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Have You Ever Choked During a Live Performance?

 "I was thrilled after receiving the leading role in our high school's one-act play. In fact, so excited that during a performance, I jumped ahead two pages to my monologue without even listening to my fellow cast members. In the dressing room after curtain call, I met with a humbling consequence. My director said, 'This is the risk of live theater. You only have one take.  It's more than just you out there. You have to pay attention!' It's truly embarrassing when you get all wrapped up in yourself. Now I pay attention and stay in the moment!"

Stefany Northcutt, Los Angeles

 "Years ago in Boston, I played the sergeant in Split Second. My character questions an officer about killing a handcuffed suspect. The lines in that scene are similar. One night I suddenly blanked and made up a question. When I remembered my line, I delivered it and waited for the other actor to answer no. But he said yes, which would admit guilt and end the play in the second scene! I improvised, 'So you admit it?!' So he improvised, 'No, I was confused by the intense questioning!' We recovered. But you should have seen the looks in our eyes!"

                                         —Wil Bowers, Los Angeles

 "I knew I couldn't sing those words, mess up the linear thread, and screw up my fellow thespians, so I just stood there. It felt like 10 minutes. The orchestra played my intro music, paused, and played again. Finally, I heard another actor artfully whisper my line to me. Finding my footing, I continued. It was terrifying! I was lucky to have castmates who helped when I needed it."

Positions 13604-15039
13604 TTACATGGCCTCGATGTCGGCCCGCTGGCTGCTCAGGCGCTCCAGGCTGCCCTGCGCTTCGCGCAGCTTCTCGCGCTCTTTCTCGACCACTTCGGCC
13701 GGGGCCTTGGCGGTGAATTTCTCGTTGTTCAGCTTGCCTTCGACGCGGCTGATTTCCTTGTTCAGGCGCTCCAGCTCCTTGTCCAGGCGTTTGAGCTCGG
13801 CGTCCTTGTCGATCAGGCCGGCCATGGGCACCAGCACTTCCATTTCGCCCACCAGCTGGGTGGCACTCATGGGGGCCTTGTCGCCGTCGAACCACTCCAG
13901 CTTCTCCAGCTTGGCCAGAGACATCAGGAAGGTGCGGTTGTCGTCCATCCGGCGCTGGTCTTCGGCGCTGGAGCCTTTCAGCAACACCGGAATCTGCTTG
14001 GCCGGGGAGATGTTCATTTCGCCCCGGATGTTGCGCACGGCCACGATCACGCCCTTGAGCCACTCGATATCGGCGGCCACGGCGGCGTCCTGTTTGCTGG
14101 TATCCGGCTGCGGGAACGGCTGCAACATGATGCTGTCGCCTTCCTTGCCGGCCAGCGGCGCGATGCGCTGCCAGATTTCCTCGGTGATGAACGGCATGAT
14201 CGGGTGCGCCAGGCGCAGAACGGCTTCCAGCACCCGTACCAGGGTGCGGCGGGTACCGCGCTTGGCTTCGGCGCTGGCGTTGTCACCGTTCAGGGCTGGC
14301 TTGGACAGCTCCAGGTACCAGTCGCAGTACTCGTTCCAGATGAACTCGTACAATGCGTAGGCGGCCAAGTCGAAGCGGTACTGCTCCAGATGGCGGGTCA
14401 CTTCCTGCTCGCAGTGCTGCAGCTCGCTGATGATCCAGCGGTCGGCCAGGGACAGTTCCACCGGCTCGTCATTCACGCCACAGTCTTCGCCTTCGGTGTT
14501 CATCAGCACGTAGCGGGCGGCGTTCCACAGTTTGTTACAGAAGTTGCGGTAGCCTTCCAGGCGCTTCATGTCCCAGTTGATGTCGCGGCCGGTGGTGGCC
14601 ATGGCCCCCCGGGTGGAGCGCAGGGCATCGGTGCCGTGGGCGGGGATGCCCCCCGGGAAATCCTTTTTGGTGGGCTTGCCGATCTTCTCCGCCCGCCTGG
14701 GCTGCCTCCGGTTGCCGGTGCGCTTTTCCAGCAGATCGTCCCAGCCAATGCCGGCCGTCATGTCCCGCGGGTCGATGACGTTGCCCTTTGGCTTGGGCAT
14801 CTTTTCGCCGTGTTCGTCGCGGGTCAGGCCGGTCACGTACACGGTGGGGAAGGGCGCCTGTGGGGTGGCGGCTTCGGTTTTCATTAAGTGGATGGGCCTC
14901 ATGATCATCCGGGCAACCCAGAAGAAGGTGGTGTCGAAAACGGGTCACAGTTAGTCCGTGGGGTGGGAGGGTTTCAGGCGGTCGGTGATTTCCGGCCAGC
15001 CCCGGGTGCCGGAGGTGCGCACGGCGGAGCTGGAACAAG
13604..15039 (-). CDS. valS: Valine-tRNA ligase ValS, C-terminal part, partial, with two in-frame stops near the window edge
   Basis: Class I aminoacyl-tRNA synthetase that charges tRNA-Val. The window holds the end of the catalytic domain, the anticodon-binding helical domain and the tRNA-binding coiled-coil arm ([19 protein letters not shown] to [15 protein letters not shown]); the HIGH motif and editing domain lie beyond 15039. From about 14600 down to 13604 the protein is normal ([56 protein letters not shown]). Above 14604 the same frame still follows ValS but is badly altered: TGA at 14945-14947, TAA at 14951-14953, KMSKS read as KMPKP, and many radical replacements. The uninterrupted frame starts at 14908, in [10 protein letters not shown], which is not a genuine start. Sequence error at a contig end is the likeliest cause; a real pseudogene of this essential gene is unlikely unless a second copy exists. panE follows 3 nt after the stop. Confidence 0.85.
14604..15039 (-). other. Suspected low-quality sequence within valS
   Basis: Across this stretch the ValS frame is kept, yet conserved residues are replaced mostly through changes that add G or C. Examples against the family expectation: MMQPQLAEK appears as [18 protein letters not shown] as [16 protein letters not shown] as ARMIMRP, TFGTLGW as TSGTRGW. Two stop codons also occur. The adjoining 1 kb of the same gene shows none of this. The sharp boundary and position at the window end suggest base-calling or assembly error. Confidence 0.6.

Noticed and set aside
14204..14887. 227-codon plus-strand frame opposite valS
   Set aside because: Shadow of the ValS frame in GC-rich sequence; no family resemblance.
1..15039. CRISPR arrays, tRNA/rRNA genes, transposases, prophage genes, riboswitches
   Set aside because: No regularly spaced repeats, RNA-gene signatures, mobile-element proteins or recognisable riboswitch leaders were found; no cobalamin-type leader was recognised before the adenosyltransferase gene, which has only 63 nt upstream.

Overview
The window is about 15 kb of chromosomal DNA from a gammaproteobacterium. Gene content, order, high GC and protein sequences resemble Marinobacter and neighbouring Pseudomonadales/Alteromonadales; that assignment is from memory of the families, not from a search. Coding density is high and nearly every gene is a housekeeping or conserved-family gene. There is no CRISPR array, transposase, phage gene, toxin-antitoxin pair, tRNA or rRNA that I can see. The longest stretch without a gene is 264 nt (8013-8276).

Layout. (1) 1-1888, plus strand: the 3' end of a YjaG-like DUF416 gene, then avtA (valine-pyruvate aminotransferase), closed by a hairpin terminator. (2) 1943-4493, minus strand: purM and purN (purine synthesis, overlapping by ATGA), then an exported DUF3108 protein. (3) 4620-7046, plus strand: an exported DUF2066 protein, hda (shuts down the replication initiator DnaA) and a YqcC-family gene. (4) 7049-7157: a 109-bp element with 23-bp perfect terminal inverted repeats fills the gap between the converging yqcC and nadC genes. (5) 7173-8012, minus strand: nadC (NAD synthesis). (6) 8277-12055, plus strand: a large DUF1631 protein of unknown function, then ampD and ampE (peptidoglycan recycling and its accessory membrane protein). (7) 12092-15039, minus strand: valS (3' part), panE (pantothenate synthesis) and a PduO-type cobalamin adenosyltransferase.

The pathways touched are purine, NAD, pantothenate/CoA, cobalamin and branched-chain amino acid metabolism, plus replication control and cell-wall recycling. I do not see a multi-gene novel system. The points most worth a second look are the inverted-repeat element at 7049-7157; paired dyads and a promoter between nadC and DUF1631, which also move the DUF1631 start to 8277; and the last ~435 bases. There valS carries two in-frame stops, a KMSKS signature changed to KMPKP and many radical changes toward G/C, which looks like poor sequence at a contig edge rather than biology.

Cami J. Kidder, Los Angeles

 "While playing the female lead in Dear Brutus, in an ethereal dream scene I walk through the forest and come upon a young girl and my husband. The young girl is supposed to touch my arm, the cue for my next line. I'm waiting, waiting, but no touch. Suddenly, thrown off, I look at the male lead for help. I'm looking at him; he's looking back at me. Nothing! Finally, I just skip ahead, bypassing some valuable exposition. It turns out it was my line! The young girl insists she cued me. Maybe she did. I was just glad it was over!"

Natasha K. Rezhenkov, Portland, Ore.

 "In 2001, I was one of the celebrity guest presenters at this kids awards show in Anaheim, Calif. As I got up to the podium, I realized that my eyesight wasn't that good, because I could barely read the teleprompter. I panicked! Immediately my nerves took over. My left leg started shaking uncontrollably. It was awful. Somehow I managed to finally stumble through the dialogue. I improvised quite a bit! It's a good thing for me that the podium was blocking my left leg, which was involuntarily doing the Achy Breaky!"

Danso Gordon, Los Angeles

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